Chicken Fried Politics

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TEXAS U.S. SENATE DEBATE: CRUZ, O’ROURKE SPAR OVER HEALTH CARE, TAXES — AND TRUMP

O’Rourke and Cruz debate (Courtesy KENS)

Meeting to face-to-face for the second and likely last time, Republican U.S. Senator Ted Cruz and his Democratic challenger, U.S. Rep. Beto O’Rourke, sparred over immigration and border security, energy policy, health care, abortion, tax cuts and, no surprise, President Trump, who is about to bring his rally roadshow to Texas on Cruz’s behalf. Throughout the October 16 debate in San Antonio, Cruz painted O’Rourke as an extremist beholden to “left-wing national activists” who supports “socialized medicine” and whose views are out of step with most conservative Texans. O’Rourke, in turn, accused Cruz of being “all talk and no action” and more interested in his national political ambitions and the welfare of corporate interests than representing the people of his state in the Senate. (Posted October 16)

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TRUMP TRAVELS TO THE KENTUCKY BLUEGRASS TO STUMP FOR GOP U.S. REP. ANDY BARR

The president came to Richmond for one of his Make America Great Again rallies in the commonwealth’s 6th U.S. House District, where Barr is in a political dogfight with his Democratic challenger, political newcomer Amy McGrath. Trump blasted McGrath as an “extreme liberal” who was “chosen by Nancy Pelosi, Maxine Waters … and the radical Democrat mob.” In response, McGrath released a one-sentence statement to the media: “Mr. President, you clearly don’t know me. Yet.”

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BLACKBURN, BREDESEN CLASH OVER IMMIGRATION, GUNS, KAVANAUGH IN U.S. SENATE DEBATE

Click photo to watch full debate (Courtesy: Nexstar Broadcasting)

With polls showing a tight U.S. Senate race in Tennessee, Republican U.S. Rep. Marsha Blackburn and former Democratic Governor Phil Bredesen tangled over health care, immigration, gun rights and the Supreme Court nomination of Brett Kavanaugh in their second and final debate. Throughout the October 10 event at the University of Tennessee in Knoxville, Blackburn sought to tie Bredesen to Hillary Clinton and other national Democrats; Bredesen insisted he would act “independently” in the Senate. (Posted October 11)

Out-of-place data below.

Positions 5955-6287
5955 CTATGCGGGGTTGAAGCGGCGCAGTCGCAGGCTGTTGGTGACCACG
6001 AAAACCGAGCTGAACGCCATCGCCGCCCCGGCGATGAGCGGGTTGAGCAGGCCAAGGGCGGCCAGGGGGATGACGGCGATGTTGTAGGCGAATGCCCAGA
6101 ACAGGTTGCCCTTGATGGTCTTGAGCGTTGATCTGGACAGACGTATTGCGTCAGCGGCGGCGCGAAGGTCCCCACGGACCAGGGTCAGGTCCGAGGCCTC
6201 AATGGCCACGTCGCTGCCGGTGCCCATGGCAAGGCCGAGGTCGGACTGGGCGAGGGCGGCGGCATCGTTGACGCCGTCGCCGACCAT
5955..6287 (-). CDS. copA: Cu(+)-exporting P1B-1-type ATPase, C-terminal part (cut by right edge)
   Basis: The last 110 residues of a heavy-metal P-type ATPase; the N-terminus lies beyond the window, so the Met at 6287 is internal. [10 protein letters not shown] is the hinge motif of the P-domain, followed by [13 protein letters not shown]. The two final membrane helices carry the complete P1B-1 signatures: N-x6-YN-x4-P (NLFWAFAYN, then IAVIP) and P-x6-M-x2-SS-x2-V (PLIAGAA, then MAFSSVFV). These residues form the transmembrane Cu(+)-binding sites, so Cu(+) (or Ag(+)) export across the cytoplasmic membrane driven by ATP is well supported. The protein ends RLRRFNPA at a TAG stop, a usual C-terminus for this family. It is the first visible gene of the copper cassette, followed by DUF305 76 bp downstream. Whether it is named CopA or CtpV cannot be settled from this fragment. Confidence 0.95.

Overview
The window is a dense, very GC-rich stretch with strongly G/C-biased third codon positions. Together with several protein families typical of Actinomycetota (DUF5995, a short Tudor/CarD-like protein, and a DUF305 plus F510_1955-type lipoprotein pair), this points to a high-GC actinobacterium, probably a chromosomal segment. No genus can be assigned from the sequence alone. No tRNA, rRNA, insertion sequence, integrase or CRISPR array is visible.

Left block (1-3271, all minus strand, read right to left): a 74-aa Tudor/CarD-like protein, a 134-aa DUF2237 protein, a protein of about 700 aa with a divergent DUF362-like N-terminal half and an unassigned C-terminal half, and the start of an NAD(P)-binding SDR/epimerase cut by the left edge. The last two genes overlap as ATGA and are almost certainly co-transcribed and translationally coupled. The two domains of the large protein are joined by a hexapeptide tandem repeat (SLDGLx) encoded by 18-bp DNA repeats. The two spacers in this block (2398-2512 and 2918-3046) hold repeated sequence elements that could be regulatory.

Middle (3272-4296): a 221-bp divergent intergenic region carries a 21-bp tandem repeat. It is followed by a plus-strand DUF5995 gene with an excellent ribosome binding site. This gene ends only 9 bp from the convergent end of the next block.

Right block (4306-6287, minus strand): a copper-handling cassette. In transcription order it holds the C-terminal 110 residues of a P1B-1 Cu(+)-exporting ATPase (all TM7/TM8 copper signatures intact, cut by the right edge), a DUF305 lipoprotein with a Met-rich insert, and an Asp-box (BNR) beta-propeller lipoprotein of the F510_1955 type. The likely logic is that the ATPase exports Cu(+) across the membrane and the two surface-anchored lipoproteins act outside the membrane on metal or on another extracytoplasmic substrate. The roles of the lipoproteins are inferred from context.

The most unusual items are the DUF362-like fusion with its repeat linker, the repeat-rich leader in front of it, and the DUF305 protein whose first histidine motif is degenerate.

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U.N. AMBASSADOR NIKKI HALEY WILL LEAVE TRUMP ADMINISTRATION AT YEAR’S END

Haley with Trump at the White House (White House pool)

Haley, the former South Carolina governor, made the surprise announcement at the White House sitting next to the man who appointed her, President Donald Trump, who told reporters that Haley has “done an incredible job.” Haley said that after six years as governor and two years in the U.N. post, she wanted to leave government service and return to private life, although she did not announce any specific plans. But she did rule out a White House run in 2020, saying she plans to campaign for Trump. (Posted October 10)

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TAYLOR SWIFT SENDS BAD BLOOD MARSHA BLACKBURN’S WAY; REPUBLICANS SHAKE IT OFF

Taylor Swift

In an Instagram endorsement of two Democratic candidates,  Swift, a long-time Tennessee resident who rarely enters the political fray, said the voting record of Republican U.S. Senate candidate  Marsha Blackburn “appalls and terrifies me” The National Republican Senatorial Committee shot back, characterizing Swift as a “multimillionaire pop star” who “came down from her ivory tower to tell hardworking Tennesseans” how to vote. President Donald Trump said he likes Swift’s music “25 percent less” after her comments. (Posted October 8)

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WEST VIRGINIA U.S. SENATOR JOE MANCHIN BREAKS RANKS TO SUPPORT BRETT KAVANAUGH

Joe Manchin

Manchin said he would support Kavanaugh’s nomination to the U.S. Supreme Court despite “reservations” because of accusations of sexual assault leveled against President Trump’s embattled nominee. Manchin, the only Democrat to break ranks to support Kavanaugh, called him “a qualified jurist who will follow the Constitution and determine cases based on the legal findings before him.” Four other Southern Democrats — Mark Warner and Tim Kaine of Virginia, Bill Nelson of Florida, and Doug Jones of Alabama — voted no. (Posted October 6)

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INSIGHT: SOUTHERN REPUBLICANS FIND THEMSELVES PLAYING DEFENSE IN 2018 U.S HOUSE RACES